The Ecosystem Orchard: A New Orchard Aesthetic

Excellent blog post by fellow apple grower Mike Biltonen of Know Your Roots!

The Ecosystem Orchard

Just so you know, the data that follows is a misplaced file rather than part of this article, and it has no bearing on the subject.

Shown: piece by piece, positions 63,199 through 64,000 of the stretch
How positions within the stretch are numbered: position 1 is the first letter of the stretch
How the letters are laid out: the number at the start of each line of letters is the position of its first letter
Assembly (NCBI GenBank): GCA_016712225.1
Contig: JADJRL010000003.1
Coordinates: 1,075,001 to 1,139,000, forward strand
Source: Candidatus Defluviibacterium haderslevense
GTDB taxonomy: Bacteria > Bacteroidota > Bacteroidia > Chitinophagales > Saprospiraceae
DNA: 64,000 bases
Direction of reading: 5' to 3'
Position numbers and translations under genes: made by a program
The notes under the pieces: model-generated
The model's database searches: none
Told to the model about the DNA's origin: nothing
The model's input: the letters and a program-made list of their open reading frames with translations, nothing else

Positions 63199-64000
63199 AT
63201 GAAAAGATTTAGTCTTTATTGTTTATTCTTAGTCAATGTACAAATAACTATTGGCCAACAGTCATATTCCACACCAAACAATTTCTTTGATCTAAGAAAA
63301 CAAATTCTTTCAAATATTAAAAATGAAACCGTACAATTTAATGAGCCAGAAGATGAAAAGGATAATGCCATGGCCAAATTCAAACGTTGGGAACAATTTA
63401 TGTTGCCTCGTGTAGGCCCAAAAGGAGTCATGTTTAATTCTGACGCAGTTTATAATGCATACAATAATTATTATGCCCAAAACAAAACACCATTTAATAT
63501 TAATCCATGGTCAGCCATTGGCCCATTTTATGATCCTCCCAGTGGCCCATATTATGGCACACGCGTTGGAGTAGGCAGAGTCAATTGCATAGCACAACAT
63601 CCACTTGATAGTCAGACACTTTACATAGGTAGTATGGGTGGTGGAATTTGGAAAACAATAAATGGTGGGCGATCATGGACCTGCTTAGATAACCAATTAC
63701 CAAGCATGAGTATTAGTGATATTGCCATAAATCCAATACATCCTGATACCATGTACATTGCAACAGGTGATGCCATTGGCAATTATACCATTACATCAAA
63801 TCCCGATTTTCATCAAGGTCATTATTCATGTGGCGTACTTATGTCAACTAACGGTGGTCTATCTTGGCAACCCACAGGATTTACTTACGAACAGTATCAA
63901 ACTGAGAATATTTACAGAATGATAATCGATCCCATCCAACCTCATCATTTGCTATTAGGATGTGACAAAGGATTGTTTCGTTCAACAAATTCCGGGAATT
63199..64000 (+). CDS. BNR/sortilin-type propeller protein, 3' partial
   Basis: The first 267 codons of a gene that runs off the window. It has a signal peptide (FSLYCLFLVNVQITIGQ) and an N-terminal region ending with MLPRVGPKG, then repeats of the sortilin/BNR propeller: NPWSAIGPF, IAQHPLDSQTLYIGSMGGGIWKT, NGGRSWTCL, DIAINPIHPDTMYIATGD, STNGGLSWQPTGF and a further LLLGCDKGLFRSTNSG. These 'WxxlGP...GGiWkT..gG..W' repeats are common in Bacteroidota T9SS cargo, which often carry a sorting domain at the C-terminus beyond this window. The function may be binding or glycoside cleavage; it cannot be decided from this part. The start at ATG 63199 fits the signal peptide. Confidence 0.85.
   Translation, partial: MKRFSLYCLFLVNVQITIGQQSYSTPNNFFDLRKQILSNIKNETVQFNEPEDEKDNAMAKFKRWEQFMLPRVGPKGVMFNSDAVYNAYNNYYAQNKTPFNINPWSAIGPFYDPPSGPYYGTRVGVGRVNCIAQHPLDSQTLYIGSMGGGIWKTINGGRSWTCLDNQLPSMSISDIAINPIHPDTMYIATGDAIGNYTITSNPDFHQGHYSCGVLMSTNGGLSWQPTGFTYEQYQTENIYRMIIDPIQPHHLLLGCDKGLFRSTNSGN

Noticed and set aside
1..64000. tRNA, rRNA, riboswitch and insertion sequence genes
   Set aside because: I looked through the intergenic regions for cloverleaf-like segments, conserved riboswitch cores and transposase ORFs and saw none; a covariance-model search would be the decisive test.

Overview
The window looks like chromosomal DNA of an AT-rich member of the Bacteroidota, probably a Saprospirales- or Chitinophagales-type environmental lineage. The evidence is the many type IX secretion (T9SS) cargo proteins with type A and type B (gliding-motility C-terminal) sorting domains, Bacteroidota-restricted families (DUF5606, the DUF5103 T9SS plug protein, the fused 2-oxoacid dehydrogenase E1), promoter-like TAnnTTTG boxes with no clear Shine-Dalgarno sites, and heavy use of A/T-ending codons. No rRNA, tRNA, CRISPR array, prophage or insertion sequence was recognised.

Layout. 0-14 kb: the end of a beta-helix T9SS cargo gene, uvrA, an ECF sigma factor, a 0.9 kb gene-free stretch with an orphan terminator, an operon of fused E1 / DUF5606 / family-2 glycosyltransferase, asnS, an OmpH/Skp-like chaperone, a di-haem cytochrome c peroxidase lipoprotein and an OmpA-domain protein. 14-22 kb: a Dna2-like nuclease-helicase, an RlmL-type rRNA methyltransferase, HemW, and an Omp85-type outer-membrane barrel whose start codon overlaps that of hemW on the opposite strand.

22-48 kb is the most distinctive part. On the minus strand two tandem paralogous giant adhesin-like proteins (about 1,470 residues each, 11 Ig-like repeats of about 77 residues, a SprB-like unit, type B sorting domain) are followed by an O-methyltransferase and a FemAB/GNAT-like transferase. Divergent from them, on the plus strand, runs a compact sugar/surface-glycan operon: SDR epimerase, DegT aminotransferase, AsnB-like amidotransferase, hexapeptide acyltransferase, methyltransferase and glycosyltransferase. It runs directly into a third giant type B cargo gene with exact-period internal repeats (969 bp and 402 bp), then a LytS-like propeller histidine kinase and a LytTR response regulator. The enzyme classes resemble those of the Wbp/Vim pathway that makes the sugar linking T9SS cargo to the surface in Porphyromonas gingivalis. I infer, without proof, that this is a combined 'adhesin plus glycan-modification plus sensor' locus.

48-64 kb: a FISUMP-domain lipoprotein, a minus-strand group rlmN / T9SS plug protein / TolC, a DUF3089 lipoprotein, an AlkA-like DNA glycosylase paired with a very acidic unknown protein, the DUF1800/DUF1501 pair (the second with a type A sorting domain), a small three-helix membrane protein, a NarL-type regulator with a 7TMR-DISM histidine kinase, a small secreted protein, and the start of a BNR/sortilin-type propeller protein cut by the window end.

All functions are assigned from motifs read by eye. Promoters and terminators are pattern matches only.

For well over 100 years, orchardists and researchers alike have been striving for ways to make orchards more productive, efficient, and profitable. And while the story doesn’t begin with England’s East Malling and Long Ashton (EMLA) Research Stations, the modern chapters of dwarf fruit tree production certainly do. The East Malling research station was established in 1913 as a way to “study the problems which are met with in the actual culture of fruit trees and bushes.” Though not limited to development of dwarf rootstocks, its establishment launched the orchard world down a path that has resulted in smaller and smaller trees, planted in increasingly higher densities, requiring greater inputs of resources, pesticides, and money. And there is no doubt these technological advancements have led to greater productivity, cosmetic fruit quality, and profitability. But at the same time they’ve gutted the heart and soul from fruit orchards, reducing overall biodiversity…

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